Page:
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Interview: Hazel Irvine

BBC sports presenter and golf fan talks to Golfmagic

Posted: 23 May 2008
by Bob Warters

hazel irvine
Hazel Irvine at Stoke Park this week

As one of BBC Sport's most versatile and experienced broadcasters, Hazel Irvine is the face of snooker, ski-ing and athletics. She will also be covering her sixth successive Olympics in Beijing.

But what many may not realise is that she has presented golf for 16 years and in July will again front the corporation's coverage of the Ricoh British Women's Open at Sunningdale. Hazel is also a keen golfer since her time as a graduate studying history of art at St Andrews University.

Golfmagic caught up with the popular presenter as a guest of Golfbreaks.com's 10th anniversary golf day at Stoke Park this week.

hazel irvine
Hazel Irvine's stylish swing

Compare presenting golf and snooker - the differences and similarities.

Snooker and golf are very similar as sports in being what I'd call 'still ball' games. They both involve rhythm and habitual action which seems to pull you through in moments of tension and that's the fascinating thing for me.

A lot of the guys in golf (and snooker) and the women golfers, too have honed their game until, technically, they are virtually perfect. They'll say that they have to tweak their games - and they do - but for me what's really fascinating is that they are into the realms of the mind.

How you control the technical aspect and how your brain copes with the pressure is what that engages me. When it comes down to the nitty gritty.

We see it in golf and we see it particularly during the 17 days of the world snooker championships in Sheffield. At the end of the tournament these guys are absolutely punch drunk. It's a case of last man standing, who's will is stronger and who can control their functions. It's tiring for the presenters and analysts, too.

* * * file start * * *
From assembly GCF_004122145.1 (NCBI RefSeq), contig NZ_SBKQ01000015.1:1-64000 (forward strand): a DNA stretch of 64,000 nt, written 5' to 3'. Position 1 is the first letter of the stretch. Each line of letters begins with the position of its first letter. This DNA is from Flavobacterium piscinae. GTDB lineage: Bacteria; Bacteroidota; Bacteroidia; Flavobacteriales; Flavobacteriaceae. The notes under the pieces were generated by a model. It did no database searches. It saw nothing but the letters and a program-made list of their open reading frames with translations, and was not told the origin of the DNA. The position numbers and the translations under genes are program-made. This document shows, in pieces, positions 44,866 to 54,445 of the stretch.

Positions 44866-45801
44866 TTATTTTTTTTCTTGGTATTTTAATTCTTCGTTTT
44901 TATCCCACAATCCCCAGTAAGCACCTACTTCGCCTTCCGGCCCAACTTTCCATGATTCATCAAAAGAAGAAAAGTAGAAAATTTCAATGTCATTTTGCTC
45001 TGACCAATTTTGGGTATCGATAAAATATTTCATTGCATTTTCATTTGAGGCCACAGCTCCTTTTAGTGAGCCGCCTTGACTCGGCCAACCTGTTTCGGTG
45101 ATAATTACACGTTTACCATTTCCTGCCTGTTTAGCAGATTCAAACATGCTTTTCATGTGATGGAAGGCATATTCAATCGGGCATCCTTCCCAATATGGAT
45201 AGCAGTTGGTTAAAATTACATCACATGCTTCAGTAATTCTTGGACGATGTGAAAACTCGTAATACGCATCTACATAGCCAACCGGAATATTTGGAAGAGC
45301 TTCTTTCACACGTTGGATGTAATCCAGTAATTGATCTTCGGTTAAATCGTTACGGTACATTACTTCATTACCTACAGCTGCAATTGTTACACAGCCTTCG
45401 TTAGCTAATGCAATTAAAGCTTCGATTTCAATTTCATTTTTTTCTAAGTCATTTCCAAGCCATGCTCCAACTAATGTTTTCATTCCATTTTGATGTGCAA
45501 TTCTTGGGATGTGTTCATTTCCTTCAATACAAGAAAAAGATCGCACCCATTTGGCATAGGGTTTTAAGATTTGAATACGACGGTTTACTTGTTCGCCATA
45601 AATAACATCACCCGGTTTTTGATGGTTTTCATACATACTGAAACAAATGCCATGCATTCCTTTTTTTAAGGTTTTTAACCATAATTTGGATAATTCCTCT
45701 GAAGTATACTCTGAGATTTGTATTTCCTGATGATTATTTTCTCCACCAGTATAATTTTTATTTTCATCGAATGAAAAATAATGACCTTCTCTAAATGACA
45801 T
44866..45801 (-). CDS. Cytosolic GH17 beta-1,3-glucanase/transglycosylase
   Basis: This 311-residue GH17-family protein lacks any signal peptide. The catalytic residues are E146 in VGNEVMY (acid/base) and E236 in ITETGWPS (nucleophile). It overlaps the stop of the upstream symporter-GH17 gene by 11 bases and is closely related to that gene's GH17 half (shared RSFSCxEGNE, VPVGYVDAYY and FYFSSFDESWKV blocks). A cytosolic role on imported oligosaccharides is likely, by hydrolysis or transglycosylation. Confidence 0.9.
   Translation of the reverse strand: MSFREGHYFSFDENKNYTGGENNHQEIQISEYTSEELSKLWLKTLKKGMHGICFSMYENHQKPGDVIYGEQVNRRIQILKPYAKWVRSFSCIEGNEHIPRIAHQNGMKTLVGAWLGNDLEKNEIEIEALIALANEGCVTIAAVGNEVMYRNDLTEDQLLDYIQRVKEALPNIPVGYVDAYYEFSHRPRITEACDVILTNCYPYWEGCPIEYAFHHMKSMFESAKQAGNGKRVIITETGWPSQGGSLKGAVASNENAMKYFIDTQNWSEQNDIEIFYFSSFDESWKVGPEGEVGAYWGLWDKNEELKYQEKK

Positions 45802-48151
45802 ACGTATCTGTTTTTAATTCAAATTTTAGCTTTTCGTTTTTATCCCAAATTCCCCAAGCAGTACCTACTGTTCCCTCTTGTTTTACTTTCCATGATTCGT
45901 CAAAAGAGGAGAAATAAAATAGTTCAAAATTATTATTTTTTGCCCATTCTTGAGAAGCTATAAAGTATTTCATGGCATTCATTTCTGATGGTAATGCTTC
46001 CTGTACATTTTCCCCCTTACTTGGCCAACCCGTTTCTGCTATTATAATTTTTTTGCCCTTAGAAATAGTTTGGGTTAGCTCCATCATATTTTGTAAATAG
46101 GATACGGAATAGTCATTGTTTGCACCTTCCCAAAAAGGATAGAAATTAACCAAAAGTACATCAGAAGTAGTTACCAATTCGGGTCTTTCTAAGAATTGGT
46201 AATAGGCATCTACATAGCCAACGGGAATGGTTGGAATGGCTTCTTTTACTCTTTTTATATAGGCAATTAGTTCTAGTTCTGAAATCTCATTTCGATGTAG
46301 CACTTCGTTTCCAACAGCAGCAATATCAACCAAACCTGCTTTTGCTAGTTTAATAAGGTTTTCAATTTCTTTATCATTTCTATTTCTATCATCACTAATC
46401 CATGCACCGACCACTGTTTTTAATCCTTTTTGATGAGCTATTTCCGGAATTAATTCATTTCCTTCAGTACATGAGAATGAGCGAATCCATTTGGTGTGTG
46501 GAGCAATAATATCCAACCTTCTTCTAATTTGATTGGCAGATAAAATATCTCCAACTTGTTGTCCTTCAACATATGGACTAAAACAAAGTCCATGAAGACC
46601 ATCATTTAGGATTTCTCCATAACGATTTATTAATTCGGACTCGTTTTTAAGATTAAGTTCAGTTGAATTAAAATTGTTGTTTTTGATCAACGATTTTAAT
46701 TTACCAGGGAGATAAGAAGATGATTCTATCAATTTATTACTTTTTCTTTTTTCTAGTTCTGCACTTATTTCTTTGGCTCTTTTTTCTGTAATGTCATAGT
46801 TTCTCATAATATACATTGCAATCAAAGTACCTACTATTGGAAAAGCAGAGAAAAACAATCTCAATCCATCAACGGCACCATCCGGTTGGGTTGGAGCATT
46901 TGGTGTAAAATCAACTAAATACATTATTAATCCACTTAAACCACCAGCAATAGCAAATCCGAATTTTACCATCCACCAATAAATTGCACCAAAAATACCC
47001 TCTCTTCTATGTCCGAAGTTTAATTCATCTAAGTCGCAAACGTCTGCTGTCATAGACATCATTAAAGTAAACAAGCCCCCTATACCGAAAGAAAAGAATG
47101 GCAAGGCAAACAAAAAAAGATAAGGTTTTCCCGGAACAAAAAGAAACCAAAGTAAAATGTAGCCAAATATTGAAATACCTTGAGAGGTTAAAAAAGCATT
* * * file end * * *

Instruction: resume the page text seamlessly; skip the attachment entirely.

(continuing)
Talk about some of the people in golf and snooker who really fascinate you

You have those who are gregarious and express themselves and those who internalise all their emotions.

hazel irvine
Hazel receives a Sport relief cheque from Ian Poulter

In golf there's Ian Poulter. I love talking to Ian who is unfailingly honest in his assessment of his own game. I really appreciate that. For me he's one of the best characters in the game, not just because of the way he dresses but because he is brutally honest and because you know you are going to get a fantastically truthful and sometimes self-critical answer to your questions.

Other golfers are quieter and much prefer to keep their emotions to themselves, which sometimes means it can be like pulling teeth but you have to respect that some people don't want to expose all their emotions to everyone after a round or a snooker session. They want to think about it rationally and then come back the next day.

In snooker, Stephen Hendry is someone who thinks deeply about the game and has fantastically high standards of himself. If he gets something wrong you can see how much it hurts him because he's used to being perfect.

I love his approach to the game because he's so professional in every aspect of the game, even around the practice table.

You seem to enjoy working with some real characters in the snooker coverage - many of whom are also keen golfers.

Absolutely. With John Parrot you never fail to hear him around the Crucible Theatre (which hosts the World Championships) without hearing his laughter first. He's a funny, funny man but I'll tell you what he's a bull of a competitor.

hazelirvine
Hazel interviews, and is dwarfed by, Ernie Els at last year's World Matchplay